Stand Down, Mama

First thing this morning I saw a Facebook post by my older daughter in which she expressed how difficult it was to get other parents to volunteer at her daughter’s school. I read the couple of commiserating comments and then jumped in with my remedy. It was as reflexive as when my 30-year old doctor hits my knee with that little rubber hammer she keeps in her doctor coat pocket.

I knew just how to motivate those other parents. I was on top of it.

So then I went to get dressed for my umpteenth meeting about homelessness and it occurred to me.

Really? You’re telling a 41-year old person who is an executive in a major health care institution how to deal with her problem mobilizing parent volunteers? Are you supposing she’s never run into recalcitrant co-workers or subordinates, that she’s never had to use her cleverness to get people to follow her lead?

The internal discussions one has in the bathroom putting on make-up can be killers.

So, when was it that you organized parent volunteers, Jan? Well, never, actually. I tried to avoid anything beyond signing the paper that let my kids do stuff other people organized.

Okay, I thought to myself. So you not only have decided that you need to give this grown woman, your daughter, directions on how to get parents to volunteer, you also have never actually done it yourself. Am I getting this straight?

I dropped my mascara and went back to Facebook to delete my comment from her post. What a know-it-all I can be, I thought.

No, that’s not it. I’m her mother.

I have four kids. They are all adults. Still when they have problems or when I sense they have problems, I am all over it like a fucking machine. I’m like the ATM of problem-solving. It’s crazy.

When they were actual kids, I probably solved less than 50% of their problems. They grew to understand my essential powerlessness over their lives long before I did. This makes their tolerance of me and my inevitable list of solutions all the more amazing. They must really love me if they listen to all this stuff I tell them.

Lately, well, this morning, I have started a new approach. When my kids have problems, I’m going to ask myself this question: Is this my problem to solve?

No. It’s not. Stand down, Mama. Go read a book, knit yourself a sweater, solve homelessness.

Get over yourself.



9 Comments on “Stand Down, Mama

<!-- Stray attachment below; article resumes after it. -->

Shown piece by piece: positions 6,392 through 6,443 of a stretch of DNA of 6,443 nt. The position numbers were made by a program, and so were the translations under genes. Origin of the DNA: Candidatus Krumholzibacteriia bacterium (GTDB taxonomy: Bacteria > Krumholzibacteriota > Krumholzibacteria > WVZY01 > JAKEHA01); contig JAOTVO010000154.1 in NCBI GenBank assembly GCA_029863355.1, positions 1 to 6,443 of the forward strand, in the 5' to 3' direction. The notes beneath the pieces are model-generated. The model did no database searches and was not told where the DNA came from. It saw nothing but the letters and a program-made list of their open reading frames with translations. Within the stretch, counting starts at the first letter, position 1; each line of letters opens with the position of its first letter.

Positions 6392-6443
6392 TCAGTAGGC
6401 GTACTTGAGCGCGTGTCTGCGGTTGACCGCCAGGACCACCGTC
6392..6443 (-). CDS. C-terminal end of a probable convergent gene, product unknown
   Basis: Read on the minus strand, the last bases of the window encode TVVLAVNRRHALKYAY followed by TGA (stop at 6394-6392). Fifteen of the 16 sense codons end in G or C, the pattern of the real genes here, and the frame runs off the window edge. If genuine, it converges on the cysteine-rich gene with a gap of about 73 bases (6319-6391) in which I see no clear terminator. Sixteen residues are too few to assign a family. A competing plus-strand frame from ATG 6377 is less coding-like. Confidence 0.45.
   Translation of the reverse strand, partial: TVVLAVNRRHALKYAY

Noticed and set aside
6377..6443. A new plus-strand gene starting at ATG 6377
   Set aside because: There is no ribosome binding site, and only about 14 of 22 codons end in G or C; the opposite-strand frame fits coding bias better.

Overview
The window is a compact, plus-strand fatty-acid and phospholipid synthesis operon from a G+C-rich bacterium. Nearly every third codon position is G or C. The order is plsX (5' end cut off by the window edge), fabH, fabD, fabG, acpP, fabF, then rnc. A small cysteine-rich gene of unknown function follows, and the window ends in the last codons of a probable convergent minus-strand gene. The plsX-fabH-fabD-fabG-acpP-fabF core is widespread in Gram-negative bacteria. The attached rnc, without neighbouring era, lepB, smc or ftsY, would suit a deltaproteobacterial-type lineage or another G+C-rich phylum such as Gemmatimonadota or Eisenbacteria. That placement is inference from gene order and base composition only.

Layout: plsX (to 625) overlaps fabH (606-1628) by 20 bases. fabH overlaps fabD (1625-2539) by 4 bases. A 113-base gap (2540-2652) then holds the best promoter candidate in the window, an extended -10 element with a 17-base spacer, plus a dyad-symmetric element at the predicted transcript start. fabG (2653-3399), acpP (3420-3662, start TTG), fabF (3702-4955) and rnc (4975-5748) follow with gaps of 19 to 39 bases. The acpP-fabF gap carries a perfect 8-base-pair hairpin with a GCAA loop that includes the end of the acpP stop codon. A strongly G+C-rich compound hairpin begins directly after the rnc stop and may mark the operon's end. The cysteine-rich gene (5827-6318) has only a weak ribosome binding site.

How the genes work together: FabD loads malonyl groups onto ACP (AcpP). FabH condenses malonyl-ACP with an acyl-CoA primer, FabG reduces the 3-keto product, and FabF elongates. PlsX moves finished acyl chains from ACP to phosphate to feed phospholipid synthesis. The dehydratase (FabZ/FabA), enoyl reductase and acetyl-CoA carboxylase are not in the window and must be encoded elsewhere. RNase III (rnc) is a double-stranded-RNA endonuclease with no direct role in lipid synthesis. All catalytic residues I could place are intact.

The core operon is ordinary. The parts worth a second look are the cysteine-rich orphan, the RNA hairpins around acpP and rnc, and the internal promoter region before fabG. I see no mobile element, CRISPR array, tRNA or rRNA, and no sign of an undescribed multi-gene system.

1. thanks so much for this! I’m a single parent of one grown up daughter so this is me with bells on. And I used to be a careers adviser, so of course I know what people should do with their lives. I’d better go look for my puppy…..

  2. The chair of my dissertation committee was a women in her late 60’s, who had a Ph.D., was successful in her profession, had raised 11 children and was still wondering what she could do that was amazing enough to make her mother realize she was an adult.

  3. I moved a long way away from my kids, partly so that I wouldn’t try to run their lives. It’s soooo tempting, even though, like you, I solved less than 50% of their problems when I was entitled to try!

  4. This is a hard lesson for us Moms to learn. As our children maneuver their way to adulthood, we are there to push, to pull, to guide. Finding that delicate balance of knowing when to step back & let go takes us awhile to grasp!

  5. I think I’m going to send this to my mother 😉 I’m 37, I’ve lived in my own for 20 years and have a 16 year old son, 2 cats, and a lizard, all of whom I’ve managed to keep alive and healthy. Still, I can’t even LOOK tired without being given advice on stress and diet and chamomile tea. The funniest part is that I already have to talk myself down from doing the same thing to my kid. You’re just a mama bear, it’s instinctual to think you’ve got it all down pat 😉

    • But then there comes a time when all of a sudden it’s the kid who knows everything! I remember that with my dad -suddenly thinking as he got older and older that I knew exactly what he should do with his life. He quickly disabused me of that kind of thinking though. 🙂

  6. What a couple of my sisters call “not my puppy” . . . if it’s my puppy, I have to take care of it; if not, I don’t. Simple, isn’t it? I’m a problem-solver by nature, too, and if I lived near my sons, I suspect I’d be doing much the same. So it’s a good reminder just now to think about if it’s my puppy before I start taking care of it.
    Thanks a lot; that was thought-provoking. ~ Linne

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